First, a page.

|LETTERS TO EDITOR
|Year : 2017 | Volume
| Issue : 1 | Page : 30-32
Perioperative management lessons learned from the robot-assisted thymectomy project
Sangeeta Deka1, Jyotirmoy Das1, Sangeeta Khanna1, Yatin Mehta1, Ali Zamir Khan2
1 Institute of Critical Care and Anaesthesiology, Gurgaon, Haryana, India
2 Department of Minimally Invasive Thoracic Surgery, Medanta the Medicity, Gurgaon, Haryana, India
|Date of Web Publication||27-Jun-2017|
Aero View Heights, Plot 3B, Sector 22, Dwarka, New Delhi
Source of Support: None, Conflict of Interest: None
|How to cite this article:|
Deka S, Das J, Khanna S, Mehta Y, Khan AZ. Perioperative management lessons learned from the robot-assisted thymectomy project. Indian Anaesth Forum 2017;18:30-2
|How to cite this URL:|
Deka S, Das J, Khanna S, Mehta Y, Khan AZ. Perioperative management lessons learned from the robot-assisted thymectomy project. Indian Anaesth Forum [serial online] 2017 [cited 2020 Jul 9];18:30-2. Available from: http://www.theiaforum.org/text.asp?2017/18/1/30/208966
Certain surgical techniques have inherent risks associated with procedures. For example, risk of embolic stroke during carotid endarterectomy, glottis edema during robotic pelvic surgery, bone cement implantation syndrome in knee arthroplasty, or facial nerve injury during parotidectomy. As perioperative physicians, we often have to strike a balance between the complications of the surgical technique and smooth conduct of the desired surgical procedure. The anesthesiologist is often caught in the dilemma of whether to stop the surgery when patient is at risk or to continue with the prior explained risk consent when no other technique or approach is feasible. The question then comes – what is the alternative?
Robot-assisted thymectomy is one such procedure where the robotic approach is very helpful because of its three-dimensional magnified vision quality, dexterity, and range of movement. In addition, robotic technique has the advantage of minimally invasive approach with the capability of extensive mediastinal dissection  inside the narrow superior mediastinum. However, the problem arises with the traditional approach of robotic port placement. In the conventional approach of robotic thymectomy, the anesthetized patient is kept in supine position with the right arm abducted [Figure 1]. The robot docks from the left side of the patient with the surgical ports at the anterior axillary line on the right side. The drawback with this approach is the very high risk of brachial plexus injury , and mechanical compression of the upper limb by the robotic arms. We tried various methods to reduce this risk by the use of bean bags and lowering the arm at the shoulder joint a little bit. However, the risk of perioperative injury still remains very high. Moreover, bean bags may not always be available. Recently, our surgeons tried a different approach to access the thymus. The trachea was intubated with a left-sided double lumen tube as per protocol. The patient was kept supine with both arms abducted at <90°. A bolster was used below the scapula to raise the upper chest. This position allows access to the thoracic cavity from both sides or by sternotomy if needed. The surgeons docked the robot from the head end and robotic instruments went through a subxiphoid port toward the superior mediastinum [Figure 2] and [Figure 3]. With a little help of capnothorax (pressure 6–8 cm H2O), they could access the thymus very easily and the surgery was done uneventfully in 3 h. Extraction of the specimen was done through one of the ports. Since the robotic arms were far away from the upper limbs, compression injury or risk of brachial plexus injury was eliminated.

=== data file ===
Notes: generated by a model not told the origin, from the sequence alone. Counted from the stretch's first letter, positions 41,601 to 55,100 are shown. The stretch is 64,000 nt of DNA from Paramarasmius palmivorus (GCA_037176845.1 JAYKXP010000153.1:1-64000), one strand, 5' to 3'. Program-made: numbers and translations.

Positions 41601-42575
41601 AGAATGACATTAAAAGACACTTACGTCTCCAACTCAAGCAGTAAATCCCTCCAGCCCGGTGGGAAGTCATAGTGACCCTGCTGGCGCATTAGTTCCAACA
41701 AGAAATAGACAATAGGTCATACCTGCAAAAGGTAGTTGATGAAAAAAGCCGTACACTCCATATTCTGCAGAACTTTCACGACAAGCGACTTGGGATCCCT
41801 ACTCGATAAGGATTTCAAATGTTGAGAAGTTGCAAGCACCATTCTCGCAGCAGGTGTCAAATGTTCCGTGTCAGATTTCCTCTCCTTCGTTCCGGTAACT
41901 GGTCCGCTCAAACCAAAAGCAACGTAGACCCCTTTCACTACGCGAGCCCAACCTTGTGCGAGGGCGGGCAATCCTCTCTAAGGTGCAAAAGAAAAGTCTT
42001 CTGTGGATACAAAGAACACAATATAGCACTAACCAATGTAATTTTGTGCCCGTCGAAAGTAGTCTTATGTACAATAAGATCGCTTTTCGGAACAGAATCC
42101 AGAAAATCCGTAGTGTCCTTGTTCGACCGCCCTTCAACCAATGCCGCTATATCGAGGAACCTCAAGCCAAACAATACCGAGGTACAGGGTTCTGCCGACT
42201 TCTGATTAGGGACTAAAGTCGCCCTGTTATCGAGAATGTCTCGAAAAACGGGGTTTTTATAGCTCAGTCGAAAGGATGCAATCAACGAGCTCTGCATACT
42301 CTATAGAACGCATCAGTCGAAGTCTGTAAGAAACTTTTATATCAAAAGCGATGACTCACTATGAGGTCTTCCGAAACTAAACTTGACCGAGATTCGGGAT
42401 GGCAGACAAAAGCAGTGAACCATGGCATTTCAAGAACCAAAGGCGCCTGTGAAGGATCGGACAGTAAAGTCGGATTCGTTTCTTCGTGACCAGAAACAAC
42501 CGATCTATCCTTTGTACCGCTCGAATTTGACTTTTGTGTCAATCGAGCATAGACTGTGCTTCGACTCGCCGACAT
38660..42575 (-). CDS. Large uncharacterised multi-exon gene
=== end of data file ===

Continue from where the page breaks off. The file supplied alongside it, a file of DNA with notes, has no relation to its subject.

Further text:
One-lung ventilation can cause harmful effects in both the collapsed as well as the ventilated lungs. The resulting lung injury ranges from atelectasis, surfactant dysfunction, and volutrauma to acute lung injury. Another major advantage with this technique was that it actually does not need lung isolation. In the traditional axillary approach, lung isolation is required for surgical access to the thymus. Being a midline approach, this new technique could be performed with two-lung ventilation. If necessary, a low tidal volume, high respiratory rate, and permissive hypercarbia can be tried before switching to one-lung ventilation as the final step of surgical assistance. We used permissive hypercarbia with low tidal volume during half the duration of surgery. Maximum PaCO2 recorded was 55 mmHg. Researchers have proved that the harmful effects of one-lung ventilation are duration dependent  and we think that the short duration of lung isolation, if really needed in this technique, will be quite helpful in reducing the extent of lung injury.
It will be inappropriate to conclude by a single case report that the new subxiphoid technique is better than the conventional axillary approach. As anesthesiologists, it will not be prudent to comment on the technique as choosing the technique is under the surgeon's domain. However, through this article, we would like to highlight the importance of innovation and to evolve new techniques to improve the perioperative outcome. We hope a large-scale comparative evaluation using both the approaches in terms of the concerns highlighted above will be of great value in this regard.
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Conflicts of interest
There are no conflicts of interest.
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[Figure 1], [Figure 2], [Figure 3]